OPCW Member States from Intergovernmental Authority on Development Build Emergency Response Skills

24 November 2020
OPCW Member States from Intergovernmental Authority on Development Build Emergency Response Skills

THE HAGUE, Netherlands–24 November 2020–Four Member States of the Organisation for the Prohibition of Chemical Weapons (OPCW), who are also members of the Intergovernmental Authority on Development (IGAD), enhanced their emergency response and protection capabilities against chemical warfare agents during the online Basic Course on Emergency Response to Chemical Incidents. The course was conducted by the OPCW and the Sudanese National Authority for the Prohibition of Chemical Weapons (SNAPCW) from 23 to 24 November.

The Director General of the SNAPCW, Mr Moawia Osman, stated: “We underline the willingness of the Sudan to continue offering regional capacity building courses as a contribution to the implementation of Article X of the Chemical Weapons Convention, which deals with assistance and protection against chemical weapons.”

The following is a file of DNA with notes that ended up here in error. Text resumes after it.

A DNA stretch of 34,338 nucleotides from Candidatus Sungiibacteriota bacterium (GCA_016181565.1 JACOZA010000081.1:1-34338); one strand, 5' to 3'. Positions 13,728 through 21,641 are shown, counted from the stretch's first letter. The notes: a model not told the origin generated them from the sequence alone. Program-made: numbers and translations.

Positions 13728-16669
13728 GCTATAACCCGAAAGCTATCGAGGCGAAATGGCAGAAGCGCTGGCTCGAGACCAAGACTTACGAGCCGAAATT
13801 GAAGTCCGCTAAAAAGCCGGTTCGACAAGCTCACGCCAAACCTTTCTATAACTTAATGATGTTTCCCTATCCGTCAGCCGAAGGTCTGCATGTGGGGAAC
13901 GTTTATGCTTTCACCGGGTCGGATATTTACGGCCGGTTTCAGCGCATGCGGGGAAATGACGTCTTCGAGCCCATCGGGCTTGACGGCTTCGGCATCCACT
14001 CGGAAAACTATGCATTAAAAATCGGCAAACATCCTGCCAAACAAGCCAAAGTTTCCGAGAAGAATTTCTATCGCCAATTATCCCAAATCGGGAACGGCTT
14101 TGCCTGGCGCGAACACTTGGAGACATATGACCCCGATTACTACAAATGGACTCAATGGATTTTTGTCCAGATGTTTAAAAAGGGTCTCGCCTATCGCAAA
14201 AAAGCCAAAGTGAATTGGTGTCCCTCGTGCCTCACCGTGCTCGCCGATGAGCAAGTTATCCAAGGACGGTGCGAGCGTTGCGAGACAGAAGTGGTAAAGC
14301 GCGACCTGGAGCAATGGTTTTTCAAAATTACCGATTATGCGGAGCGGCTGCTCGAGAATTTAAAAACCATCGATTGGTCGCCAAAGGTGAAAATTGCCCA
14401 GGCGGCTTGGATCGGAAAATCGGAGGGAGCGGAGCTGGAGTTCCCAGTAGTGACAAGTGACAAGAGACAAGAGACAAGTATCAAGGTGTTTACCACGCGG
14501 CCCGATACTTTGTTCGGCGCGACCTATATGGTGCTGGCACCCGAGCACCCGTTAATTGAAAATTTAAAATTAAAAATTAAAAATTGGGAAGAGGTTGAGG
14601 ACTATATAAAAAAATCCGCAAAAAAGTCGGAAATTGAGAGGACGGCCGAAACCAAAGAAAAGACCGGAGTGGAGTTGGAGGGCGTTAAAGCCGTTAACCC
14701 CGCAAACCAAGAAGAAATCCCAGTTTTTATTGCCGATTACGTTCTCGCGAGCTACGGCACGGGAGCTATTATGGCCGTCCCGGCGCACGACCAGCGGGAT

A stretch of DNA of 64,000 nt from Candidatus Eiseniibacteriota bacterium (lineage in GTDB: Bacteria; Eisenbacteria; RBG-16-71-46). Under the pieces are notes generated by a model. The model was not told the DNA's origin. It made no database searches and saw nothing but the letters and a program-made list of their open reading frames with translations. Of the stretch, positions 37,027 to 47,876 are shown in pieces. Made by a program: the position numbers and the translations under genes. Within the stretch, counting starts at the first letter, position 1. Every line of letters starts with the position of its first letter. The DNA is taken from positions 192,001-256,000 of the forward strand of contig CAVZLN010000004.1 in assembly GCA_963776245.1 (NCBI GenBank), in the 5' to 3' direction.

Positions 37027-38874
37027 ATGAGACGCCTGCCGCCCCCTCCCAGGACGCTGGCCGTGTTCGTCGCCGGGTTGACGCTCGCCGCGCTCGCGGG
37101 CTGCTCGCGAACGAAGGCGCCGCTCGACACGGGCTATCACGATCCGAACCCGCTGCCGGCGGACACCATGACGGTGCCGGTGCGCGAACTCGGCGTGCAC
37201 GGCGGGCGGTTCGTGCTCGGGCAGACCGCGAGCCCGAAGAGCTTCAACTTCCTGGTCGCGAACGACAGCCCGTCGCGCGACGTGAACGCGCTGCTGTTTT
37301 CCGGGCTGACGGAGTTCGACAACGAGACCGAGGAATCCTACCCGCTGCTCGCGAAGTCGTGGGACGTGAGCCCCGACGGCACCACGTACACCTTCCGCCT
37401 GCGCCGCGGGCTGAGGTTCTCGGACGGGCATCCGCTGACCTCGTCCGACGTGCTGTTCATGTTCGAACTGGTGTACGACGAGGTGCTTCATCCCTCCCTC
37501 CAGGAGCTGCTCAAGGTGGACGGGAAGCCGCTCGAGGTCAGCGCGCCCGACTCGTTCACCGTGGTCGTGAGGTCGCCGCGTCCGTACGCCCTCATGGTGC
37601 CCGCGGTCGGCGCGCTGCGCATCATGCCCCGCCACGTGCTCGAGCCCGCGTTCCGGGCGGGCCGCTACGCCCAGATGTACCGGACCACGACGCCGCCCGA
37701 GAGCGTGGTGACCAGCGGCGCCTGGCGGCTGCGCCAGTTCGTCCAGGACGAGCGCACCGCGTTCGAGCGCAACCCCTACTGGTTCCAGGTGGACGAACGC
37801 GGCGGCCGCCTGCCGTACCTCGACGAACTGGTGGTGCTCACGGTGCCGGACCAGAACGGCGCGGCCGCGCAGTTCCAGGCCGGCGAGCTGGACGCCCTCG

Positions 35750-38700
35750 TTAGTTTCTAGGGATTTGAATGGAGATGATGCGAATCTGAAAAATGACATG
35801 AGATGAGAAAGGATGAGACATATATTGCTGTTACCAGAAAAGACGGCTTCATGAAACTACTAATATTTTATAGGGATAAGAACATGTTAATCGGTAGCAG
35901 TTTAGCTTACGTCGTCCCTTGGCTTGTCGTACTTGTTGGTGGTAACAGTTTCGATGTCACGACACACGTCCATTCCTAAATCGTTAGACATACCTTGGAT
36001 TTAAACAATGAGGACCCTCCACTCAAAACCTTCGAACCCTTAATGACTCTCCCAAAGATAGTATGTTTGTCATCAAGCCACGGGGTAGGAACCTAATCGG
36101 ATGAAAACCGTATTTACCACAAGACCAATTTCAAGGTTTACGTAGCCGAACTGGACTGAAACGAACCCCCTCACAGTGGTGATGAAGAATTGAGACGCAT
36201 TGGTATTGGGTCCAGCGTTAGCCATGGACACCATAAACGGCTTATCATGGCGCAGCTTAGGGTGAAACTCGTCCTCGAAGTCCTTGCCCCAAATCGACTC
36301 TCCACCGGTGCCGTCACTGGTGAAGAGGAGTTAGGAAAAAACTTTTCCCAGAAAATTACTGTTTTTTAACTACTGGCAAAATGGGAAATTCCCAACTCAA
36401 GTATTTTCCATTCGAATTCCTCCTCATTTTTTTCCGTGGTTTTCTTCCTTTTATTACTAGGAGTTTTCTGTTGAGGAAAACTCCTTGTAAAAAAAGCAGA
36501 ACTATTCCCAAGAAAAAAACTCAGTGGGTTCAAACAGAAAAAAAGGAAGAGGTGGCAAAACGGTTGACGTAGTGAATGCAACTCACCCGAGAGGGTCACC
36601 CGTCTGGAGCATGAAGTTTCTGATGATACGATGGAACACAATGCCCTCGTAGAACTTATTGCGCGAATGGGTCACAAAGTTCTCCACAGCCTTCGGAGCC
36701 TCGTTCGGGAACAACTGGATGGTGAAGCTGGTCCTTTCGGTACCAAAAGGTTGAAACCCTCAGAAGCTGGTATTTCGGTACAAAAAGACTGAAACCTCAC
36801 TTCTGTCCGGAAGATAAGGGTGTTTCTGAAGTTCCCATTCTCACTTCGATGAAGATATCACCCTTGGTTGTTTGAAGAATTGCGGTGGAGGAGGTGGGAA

OPCW’s Special Advisor on Assistance and Protection, Mr Shawn DeCaluwe, thanked the Sudan for its “sustained commitment to the implementation of the Convention” and commended the Sudanese National Authority for its “substantial progress on chemical response preparedness”.

The participants enhanced their knowledge of protection, detection, monitoring, and decontamination operations, and developed skills in working in contaminated environments, and medical management of chemical casualties. In addition, the training developed basic knowledge in the effective use of incident command systems, as well as specialist applications such as the Wireless Information System for Emergency Responders (WISER), Emergency Response Guidebook (ERG), and Joint Emergency Services Interoperability Programme (JESIP).

The course included 24 participants from the following OPCW Member States: Ethiopia, Kenya, the Sudan, and Uganda.

Background

As the implementing body for the Chemical Weapons Convention, the OPCW, with its 193 Member States, oversees the global endeavour to permanently eliminate chemical weapons. Since the Convention’s entry into force in 1997, it is the most successful disarmament treaty eliminating an entire class of weapons of mass destruction.

Over 98% of all declared chemical weapon stockpiles have been destroyed under OPCW verification. For its extensive efforts in eliminating chemical weapons, the OPCW received the 2013 Nobel Peace Prize.

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